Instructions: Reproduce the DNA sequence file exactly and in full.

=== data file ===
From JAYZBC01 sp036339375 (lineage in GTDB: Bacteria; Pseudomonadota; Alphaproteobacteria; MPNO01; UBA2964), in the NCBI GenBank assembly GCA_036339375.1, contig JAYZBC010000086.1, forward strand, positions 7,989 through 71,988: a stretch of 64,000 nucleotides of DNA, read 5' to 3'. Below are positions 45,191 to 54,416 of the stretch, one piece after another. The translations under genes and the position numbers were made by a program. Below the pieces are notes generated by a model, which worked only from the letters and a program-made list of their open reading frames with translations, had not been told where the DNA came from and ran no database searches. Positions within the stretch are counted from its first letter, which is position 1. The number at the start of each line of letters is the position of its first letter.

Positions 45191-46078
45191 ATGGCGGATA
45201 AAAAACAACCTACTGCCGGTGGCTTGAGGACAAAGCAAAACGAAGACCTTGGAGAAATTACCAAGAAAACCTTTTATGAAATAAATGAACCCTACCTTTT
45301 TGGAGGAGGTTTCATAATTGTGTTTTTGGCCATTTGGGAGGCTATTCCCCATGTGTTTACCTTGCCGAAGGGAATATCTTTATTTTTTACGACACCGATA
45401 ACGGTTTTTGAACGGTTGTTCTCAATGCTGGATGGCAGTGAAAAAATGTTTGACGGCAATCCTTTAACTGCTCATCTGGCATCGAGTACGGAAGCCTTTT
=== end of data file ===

From JAYZBC01 sp036339375 (lineage in GTDB: Bacteria; Pseudomonadota; Alphaproteobacteria; MPNO01; UBA2964), in the NCBI GenBank assembly GCA_036339375.1, contig JAYZBC010000086.1, forward strand, positions 7,989 through 71,988: a stretch of 64,000 nucleotides of DNA, read 5' to 3'. Below are positions 45,191 to 54,416 of the stretch, one piece after another. The translations under genes and the position numbers were made by a program. Below the pieces are notes generated by a model, which worked only from the letters and a program-made list of their open reading frames with translations, had not been told where the DNA came from and ran no database searches. Positions within the stretch are counted from its first letter, which is position 1. The number at the start of each line of letters is the position of its first letter.

Positions 45191-46078
45191 ATGGCGGATA
45201 AAAAACAACCTACTGCCGGTGGCTTGAGGACAAAGCAAAACGAAGACCTTGGAGAAATTACCAAGAAAACCTTTTATGAAATAAATGAACCCTACCTTTT
45301 TGGAGGAGGTTTCATAATTGTGTTTTTGGCCATTTGGGAGGCTATTCCCCATGTGTTTACCTTGCCGAAGGGAATATCTTTATTTTTTACGACACCGATA
45401 ACGGTTTTTGAACGGTTGTTCTCAATGCTGGATGGCAGTGAAAAAATGTTTGACGGCAATCCTTTAACTGCTCATCTGGCATCGAGTACGGAAGCCTTTT